Use another dry cotton swab to obtain a specimen for smearing on a chocolate agar plate or specialized collection medium to test for gonorrhea. Label the plate, discard the swab and send the plate to the laboratory.

Ask the patient to place one piece of filter paper in her mouth to become saturated with saliva. She should not chew the filter paper. When saturated, ask her remove it from her mouth with her own fingers and place it in an envelope. Do not touch the filter paper yourself. Let the filter paper air-dry. Then seal it.

Carefully inspect the oral cavity, using a tongue blade and flashlight, noting any evidence of trauma.

After examining the mouth, offer the patient a toothbrush and toothpaste and mouthwash to rinse her mouth. Particularly if oral contact was involved in the assault, she will feel much better after cleansing her mouth. This will also give her a psychological break in the exam.

Neck, Back, Breasts, Abdomen and Arms Inspect and palpate for any evidence of trauma, lacerations, bruises, abrasions, tenderness, etc. Record any significant findings.

Hands Collect fingernail scrapings using the wooden toothpicks, one for each hand. The patient may do this herself with you observing.

Place the scrapings and the toothpicks in two envelopes, one for the right hand and one for the left hand. Label and seal them.

Pubic Hair Combings Lightly comb the pubic hair over a plain white piece of paper. Fold the comb and any loose hairs into the paper, place in an envelope, label and seal it. There may not be any loose hairs.

Do not pluck hairs from the pubic area to serve as controls. If the law-enforcement jurisdiction in which you are located later requires plucked hairs, they can ask for them at that time.

Inspect the Vulva Using good light, carefully inspect the vulva for signs of trauma, lacerations, bruises, abrasions, etc. Note the status of the hymen.

Application of toluidine blue dye (rinsed with vinegar) can highlight recent trauma. The dye is retained by metabolically active cells.

Visualize the Cervix After moistening the vaginal speculum with warm water, insert it into the vagina and inspect the vagina and cervix for signs of trauma.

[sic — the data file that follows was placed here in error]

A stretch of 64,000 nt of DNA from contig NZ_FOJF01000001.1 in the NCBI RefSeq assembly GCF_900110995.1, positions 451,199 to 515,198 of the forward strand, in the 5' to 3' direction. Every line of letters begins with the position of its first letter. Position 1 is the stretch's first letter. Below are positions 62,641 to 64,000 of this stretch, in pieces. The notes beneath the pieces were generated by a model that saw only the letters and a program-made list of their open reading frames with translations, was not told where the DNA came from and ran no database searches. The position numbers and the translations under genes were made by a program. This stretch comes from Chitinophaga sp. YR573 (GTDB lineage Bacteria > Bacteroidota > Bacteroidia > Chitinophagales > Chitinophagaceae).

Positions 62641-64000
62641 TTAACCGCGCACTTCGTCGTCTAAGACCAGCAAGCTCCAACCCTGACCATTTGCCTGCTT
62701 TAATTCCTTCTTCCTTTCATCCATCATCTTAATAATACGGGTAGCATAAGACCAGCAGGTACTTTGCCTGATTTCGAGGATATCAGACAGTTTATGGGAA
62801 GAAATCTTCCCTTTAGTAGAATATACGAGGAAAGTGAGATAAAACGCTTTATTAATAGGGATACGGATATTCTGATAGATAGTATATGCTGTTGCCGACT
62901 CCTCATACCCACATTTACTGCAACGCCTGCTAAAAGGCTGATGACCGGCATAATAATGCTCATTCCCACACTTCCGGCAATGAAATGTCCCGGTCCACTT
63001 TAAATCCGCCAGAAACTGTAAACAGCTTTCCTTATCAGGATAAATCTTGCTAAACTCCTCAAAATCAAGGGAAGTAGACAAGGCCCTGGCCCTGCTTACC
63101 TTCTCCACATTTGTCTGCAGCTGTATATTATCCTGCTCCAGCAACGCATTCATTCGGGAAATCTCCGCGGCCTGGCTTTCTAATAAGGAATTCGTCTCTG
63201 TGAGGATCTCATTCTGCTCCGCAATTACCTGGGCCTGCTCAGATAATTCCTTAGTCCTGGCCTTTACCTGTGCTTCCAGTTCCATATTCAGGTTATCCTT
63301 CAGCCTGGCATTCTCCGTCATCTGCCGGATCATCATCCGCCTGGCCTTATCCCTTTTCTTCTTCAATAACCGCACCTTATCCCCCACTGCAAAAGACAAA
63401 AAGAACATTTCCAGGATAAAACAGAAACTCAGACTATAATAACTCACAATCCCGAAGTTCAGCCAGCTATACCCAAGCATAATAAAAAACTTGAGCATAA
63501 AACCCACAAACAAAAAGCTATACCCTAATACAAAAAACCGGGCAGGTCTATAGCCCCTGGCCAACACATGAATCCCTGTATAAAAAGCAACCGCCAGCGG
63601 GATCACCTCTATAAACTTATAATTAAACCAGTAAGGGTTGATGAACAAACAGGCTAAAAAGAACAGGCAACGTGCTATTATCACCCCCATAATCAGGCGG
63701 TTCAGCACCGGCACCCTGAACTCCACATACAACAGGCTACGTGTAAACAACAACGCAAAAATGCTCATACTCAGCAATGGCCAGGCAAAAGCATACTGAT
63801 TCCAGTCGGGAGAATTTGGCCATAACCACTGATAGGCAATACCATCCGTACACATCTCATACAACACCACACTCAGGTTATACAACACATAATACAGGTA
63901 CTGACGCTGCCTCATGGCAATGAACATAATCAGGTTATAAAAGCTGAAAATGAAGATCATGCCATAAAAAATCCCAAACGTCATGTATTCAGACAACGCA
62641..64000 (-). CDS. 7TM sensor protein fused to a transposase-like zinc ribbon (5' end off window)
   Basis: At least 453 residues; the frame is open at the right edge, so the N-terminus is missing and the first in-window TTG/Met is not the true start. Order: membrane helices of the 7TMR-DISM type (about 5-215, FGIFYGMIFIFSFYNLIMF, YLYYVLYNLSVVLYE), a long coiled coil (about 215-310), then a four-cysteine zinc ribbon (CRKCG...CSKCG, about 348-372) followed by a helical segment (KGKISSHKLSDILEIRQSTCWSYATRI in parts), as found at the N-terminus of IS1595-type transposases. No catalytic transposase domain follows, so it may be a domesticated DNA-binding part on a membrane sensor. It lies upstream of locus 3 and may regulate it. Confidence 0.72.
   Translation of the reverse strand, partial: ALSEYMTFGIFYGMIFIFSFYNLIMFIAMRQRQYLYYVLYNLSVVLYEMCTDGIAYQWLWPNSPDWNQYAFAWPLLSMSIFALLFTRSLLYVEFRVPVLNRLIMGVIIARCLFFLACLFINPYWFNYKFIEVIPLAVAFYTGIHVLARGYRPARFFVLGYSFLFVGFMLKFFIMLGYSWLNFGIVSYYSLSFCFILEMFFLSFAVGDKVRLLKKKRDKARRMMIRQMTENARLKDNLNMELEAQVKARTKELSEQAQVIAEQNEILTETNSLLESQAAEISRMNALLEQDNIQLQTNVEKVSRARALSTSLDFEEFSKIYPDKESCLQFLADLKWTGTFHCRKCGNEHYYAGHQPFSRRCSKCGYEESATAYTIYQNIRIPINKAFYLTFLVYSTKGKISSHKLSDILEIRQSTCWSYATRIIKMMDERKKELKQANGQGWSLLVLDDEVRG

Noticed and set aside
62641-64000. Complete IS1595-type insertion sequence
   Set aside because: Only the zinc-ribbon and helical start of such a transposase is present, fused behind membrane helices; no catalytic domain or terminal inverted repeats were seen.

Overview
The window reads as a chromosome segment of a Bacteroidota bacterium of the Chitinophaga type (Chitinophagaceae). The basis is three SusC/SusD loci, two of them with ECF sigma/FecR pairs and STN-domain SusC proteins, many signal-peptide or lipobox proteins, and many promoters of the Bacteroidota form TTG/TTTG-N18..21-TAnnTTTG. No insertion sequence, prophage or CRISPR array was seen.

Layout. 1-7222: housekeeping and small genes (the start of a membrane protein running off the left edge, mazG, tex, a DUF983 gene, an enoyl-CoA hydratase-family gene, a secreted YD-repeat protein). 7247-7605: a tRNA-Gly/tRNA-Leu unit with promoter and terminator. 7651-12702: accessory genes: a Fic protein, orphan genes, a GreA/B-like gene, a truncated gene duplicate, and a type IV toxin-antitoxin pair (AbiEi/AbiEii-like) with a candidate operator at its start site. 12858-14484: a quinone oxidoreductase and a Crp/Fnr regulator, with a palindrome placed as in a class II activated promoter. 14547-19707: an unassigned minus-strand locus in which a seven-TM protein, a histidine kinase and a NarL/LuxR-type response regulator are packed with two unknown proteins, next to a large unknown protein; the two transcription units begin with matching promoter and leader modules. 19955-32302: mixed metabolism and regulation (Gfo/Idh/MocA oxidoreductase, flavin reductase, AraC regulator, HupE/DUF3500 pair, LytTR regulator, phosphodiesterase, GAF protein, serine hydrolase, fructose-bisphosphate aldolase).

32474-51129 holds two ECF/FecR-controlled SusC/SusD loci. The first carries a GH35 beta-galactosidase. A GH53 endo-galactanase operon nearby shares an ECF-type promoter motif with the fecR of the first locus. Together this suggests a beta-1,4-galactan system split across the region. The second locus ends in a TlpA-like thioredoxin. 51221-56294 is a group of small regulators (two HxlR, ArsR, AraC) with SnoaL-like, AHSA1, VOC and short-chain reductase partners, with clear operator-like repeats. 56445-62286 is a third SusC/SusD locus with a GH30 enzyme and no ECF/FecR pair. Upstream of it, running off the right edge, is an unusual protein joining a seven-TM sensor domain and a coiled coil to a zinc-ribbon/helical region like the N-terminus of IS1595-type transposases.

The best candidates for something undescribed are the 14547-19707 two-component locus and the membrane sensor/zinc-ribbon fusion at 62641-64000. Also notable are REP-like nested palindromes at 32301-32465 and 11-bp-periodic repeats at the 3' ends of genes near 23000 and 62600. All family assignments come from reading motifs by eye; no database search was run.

Vaginal Swab Using two dry cotton-tipped applicators, swab the vaginal walls and posterior fornix (area beneath the cervix). Smear this specimen on a glass slide, allow it to air-dry and place it in a cardboard slide holder. Label and seal the slide holder. Let the cotton swabs air-dry and then place them in an envelope. Label and seal the envelope.

Do not try to examine the vaginal or cervical specimens for motile sperm unless you are experienced in this technique. Forensic pathologists will examine the dried slides and their skills are considerable. You may jeopardize later legal proceedings if you inartfully look for motile sperm and reach conclusions which are different than those of the forensic pathologist. From this perspective, it is better to leave the microscopic examinations to the experts unless you have experience and training in this area.

Chlamydia Culture Use your chlamydia test kit to obtain a cervical specimen.

Gonorrhea Culture Use a dry cotton swab and chocolate agar plate or other suitable technique to obtain a specimen from the endocervical canal. Label the plate and send it to your laboratory.

Rectal Inspection and Examination In the case of rectal assault, inspect carefully for tears or breaks in the skin of the rectum.

Toluidine Blue dye can be helpful. An anoscope can be used to inspect the lower rectum.

Use two cotton-tipped applicators, moistened with distilled water, to obtain a specimen from just inside the rectal sphincter. Smear this specimen on a glass slide, allow it to air-dry and place it in a cardboard slide holder. Label and seal the slide holder. Let the cotton swabs air-dry and then place them in an envelope. Label and seal the envelope.